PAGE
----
Curran '11 Reflects on 'Extraordinary' Holy Cross Experience in Blog

In April, Colleen Curran ’11 was going through old photos when she realized she had enough to post weekly blog posts reminiscing about her four years at Holy Cross. So one month before commencement, she started taking a trip down memory lane — writing and posting photos about all facets of her college career from her first roommate to ballroom dancing to the many close friends she had made on The Hill.

The exercise also provided Curran, an English and self-designed medieval studies double major, an opportunity to reflect on her transformative college experience.

In a May 27 blog entry, she reflected on the person she has become: “I thought I knew what I wanted from my college experience, but my four years here have proved me otherwise. I didn’t understand why being an exclusively undergraduate campus was so important. I didn’t understand the full meaning and value of the liberal arts education. And, most importantly, I didn’t know what to expect from the Jesuit values and identity of this college. If I could, I would come back to Holy Cross for another four years, even if it meant being the only girl from Georgia in my grade and not knowing a single person for the first day of school. The late nights, the difficult classes, the insane reading lists — I’d do it all over again.”

Curran, who started blogging in September 2007 shortly after arriving on campus, continues to blog frequently on the College’s website, even though she has returned home to Alpharetta, Ga. In fact, she will continue blogging as she pursues a master of philosophy degree in medieval studies at Oxford University (where she studied abroad during her third-year at Holy Cross) starting this fall.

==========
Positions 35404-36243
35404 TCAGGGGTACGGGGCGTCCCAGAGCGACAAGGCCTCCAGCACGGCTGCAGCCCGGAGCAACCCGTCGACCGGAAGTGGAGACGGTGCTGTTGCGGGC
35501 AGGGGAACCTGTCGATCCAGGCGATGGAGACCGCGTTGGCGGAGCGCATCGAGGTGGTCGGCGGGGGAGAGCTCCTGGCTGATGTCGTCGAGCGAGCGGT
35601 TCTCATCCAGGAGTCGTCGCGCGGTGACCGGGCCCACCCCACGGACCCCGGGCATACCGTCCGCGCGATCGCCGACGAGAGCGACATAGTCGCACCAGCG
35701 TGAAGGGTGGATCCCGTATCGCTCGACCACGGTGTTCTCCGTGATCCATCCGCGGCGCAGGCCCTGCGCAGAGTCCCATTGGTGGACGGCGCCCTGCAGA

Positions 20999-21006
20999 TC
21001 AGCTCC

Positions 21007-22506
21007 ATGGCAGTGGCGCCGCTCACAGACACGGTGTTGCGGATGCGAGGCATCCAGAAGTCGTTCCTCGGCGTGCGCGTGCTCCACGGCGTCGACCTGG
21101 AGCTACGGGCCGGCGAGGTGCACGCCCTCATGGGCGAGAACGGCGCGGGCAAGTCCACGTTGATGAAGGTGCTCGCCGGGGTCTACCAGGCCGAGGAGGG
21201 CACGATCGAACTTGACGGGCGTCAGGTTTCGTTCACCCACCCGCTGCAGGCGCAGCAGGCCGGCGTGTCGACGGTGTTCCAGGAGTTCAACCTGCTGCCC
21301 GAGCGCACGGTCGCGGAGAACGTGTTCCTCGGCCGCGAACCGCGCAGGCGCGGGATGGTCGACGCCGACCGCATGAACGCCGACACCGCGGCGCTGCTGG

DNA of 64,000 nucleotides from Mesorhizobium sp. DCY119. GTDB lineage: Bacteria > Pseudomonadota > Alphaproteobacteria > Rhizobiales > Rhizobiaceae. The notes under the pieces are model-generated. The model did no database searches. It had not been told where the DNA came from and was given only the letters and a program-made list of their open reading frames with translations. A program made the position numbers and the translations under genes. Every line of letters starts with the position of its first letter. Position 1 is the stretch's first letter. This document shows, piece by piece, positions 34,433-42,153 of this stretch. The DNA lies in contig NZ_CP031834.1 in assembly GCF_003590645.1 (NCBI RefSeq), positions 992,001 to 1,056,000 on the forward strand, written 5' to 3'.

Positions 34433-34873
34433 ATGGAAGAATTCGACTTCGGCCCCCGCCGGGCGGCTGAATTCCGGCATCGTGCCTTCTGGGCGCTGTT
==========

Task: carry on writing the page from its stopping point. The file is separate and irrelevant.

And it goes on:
Read more excerpts from Curran’s blog:

“At what other college would the President and the Class Dean know nearly every detail of almost every student’s life? The community at Holy Cross is just such an extraordinary experience in and of itself.” . . . “The mission of the Jesuit education is to spread the talents that our professors, deans, faculty, and friends have helped us whittle for the past four years. It’s up to us to discover how we can be men and women for others using these talents, and the first step is to go beyond those gorgeous gates.” —June 9, 2011, “Reflections from a Holy Cross Grad”

“In addition to the Honors program, I think that the Magis Program is probably the best decision that I made at Holy Cross. One of the unique aspects of the program is that you’re assigned a chaplain — Paul Melley in my case — and you meet with the Chaplain at least once every other week (if you’re abroad like I was, then you e-mail. A lot). Your chaplain gets to witness your spiritual development, and he/she can guide you in certain directions. I always loved my meetings with Paul, whether I cried, laughed, or talked during them. What’s also great about the program is that the chaplains guide you for your life after Holy Cross — I thought that the program was only for those entertaining thoughts about JVC or AmeriCorps, but that’s not the case at all. Amongst the 11 graduating Magis Seniors, one is going to med school, another is going into medical research, several are going off to JVC or other service outlets, one is going to Turkey on a Fulbright, and I’m going to Oxford. It’s such a diverse group, and I’m not sure if I would’ve been friends with these people had it not been for the Magis program.” —June 1, 2011, “Did That Really Just Happen? Graduation Part 1”

“Over the past four years, I have been able to explore new ideas, challenge my old ways of thinking, find amazing friends that will last a lifetime, and, in the process of it all, discover my strengths and talents (and weaknesses too).” —May 10, 2011, “Trip Down Memory Lane: Installment #3”

Read more in Colleen’s blog.

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